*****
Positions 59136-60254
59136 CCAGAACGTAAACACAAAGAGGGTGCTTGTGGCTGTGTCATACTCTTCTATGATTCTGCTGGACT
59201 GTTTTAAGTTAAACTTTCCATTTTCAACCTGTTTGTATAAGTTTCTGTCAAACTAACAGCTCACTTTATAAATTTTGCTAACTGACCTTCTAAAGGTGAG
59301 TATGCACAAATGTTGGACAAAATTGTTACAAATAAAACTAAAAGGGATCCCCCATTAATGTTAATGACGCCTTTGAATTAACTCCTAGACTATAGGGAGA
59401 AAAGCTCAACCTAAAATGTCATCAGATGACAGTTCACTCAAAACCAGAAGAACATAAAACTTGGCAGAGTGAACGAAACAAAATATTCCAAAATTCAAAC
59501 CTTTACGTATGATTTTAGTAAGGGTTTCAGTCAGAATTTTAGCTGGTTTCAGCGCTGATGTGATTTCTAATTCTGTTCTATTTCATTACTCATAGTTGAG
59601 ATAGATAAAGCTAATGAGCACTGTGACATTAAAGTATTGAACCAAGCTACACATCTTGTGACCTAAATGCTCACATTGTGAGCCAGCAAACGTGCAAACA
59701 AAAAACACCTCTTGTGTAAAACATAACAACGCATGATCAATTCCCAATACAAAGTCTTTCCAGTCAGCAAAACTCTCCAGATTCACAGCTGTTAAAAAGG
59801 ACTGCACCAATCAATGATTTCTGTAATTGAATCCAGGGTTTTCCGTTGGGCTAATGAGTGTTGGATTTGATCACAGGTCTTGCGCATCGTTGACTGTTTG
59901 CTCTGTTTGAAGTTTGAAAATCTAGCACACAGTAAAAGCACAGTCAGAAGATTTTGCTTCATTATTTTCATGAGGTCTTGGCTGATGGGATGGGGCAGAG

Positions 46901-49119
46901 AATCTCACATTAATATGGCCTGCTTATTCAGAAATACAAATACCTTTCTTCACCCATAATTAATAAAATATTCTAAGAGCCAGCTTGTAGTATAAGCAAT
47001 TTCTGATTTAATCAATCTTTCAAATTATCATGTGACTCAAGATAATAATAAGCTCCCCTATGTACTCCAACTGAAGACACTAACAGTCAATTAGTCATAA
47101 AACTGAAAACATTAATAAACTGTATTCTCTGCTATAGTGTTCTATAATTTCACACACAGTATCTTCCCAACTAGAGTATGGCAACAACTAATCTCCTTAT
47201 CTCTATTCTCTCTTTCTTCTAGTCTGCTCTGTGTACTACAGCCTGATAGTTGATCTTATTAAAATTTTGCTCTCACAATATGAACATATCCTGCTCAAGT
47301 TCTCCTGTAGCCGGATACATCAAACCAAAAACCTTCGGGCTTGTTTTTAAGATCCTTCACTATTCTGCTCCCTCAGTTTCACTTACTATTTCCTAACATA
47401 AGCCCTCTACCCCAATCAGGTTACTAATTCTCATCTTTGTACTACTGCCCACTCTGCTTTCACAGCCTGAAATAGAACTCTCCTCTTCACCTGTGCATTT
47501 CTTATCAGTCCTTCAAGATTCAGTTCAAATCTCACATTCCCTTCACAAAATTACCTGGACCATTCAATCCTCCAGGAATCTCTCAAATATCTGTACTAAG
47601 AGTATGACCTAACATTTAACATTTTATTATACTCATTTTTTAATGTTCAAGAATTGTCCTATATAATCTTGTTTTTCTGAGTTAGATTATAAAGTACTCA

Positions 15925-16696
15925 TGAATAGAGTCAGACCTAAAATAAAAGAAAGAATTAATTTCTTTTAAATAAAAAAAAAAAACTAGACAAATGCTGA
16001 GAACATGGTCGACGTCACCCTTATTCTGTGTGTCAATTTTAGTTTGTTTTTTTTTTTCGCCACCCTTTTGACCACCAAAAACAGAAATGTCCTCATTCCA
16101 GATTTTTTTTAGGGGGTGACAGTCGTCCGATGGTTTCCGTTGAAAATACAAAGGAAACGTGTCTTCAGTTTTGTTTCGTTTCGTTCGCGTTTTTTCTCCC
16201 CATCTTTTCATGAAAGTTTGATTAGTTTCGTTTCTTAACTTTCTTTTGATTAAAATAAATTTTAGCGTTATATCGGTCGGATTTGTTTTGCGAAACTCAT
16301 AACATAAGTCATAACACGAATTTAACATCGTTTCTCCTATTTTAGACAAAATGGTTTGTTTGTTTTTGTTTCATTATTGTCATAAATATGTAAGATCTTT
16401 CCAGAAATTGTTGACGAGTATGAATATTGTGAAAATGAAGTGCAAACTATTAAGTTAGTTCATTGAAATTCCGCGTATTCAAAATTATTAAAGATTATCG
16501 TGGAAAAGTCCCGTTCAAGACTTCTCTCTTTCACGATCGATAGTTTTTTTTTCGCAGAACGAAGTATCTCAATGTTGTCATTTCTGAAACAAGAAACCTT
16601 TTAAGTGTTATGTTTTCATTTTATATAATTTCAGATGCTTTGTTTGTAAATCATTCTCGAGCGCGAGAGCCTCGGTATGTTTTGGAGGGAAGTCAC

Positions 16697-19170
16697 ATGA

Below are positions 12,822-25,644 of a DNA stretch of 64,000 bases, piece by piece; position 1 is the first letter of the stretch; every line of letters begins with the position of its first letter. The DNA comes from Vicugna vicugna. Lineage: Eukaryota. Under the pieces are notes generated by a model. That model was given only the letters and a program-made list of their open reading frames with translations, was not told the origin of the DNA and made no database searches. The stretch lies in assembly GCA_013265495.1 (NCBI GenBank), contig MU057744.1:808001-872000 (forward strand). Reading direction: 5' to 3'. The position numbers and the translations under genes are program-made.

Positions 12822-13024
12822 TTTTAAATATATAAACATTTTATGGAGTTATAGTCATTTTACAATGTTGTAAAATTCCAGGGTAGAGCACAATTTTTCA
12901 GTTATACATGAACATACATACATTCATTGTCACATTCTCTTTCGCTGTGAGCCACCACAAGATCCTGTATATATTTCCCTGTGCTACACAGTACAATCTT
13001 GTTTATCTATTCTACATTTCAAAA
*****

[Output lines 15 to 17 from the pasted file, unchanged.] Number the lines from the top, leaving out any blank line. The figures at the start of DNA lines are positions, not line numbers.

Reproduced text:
47201 CTCTATTCTCTCTTTCTTCTAGTCTGCTCTGTGTACTACAGCCTGATAGTTGATCTTATTAAAATTTTGCTCTCACAATATGAACATATCCTGCTCAAGT
47301 TCTCCTGTAGCCGGATACATCAAACCAAAAACCTTCGGGCTTGTTTTTAAGATCCTTCACTATTCTGCTCCCTCAGTTTCACTTACTATTTCCTAACATA
47401 AGCCCTCTACCCCAATCAGGTTACTAATTCTCATCTTTGTACTACTGCCCACTCTGCTTTCACAGCCTGAAATAGAACTCTCCTCTTCACCTGTGCATTT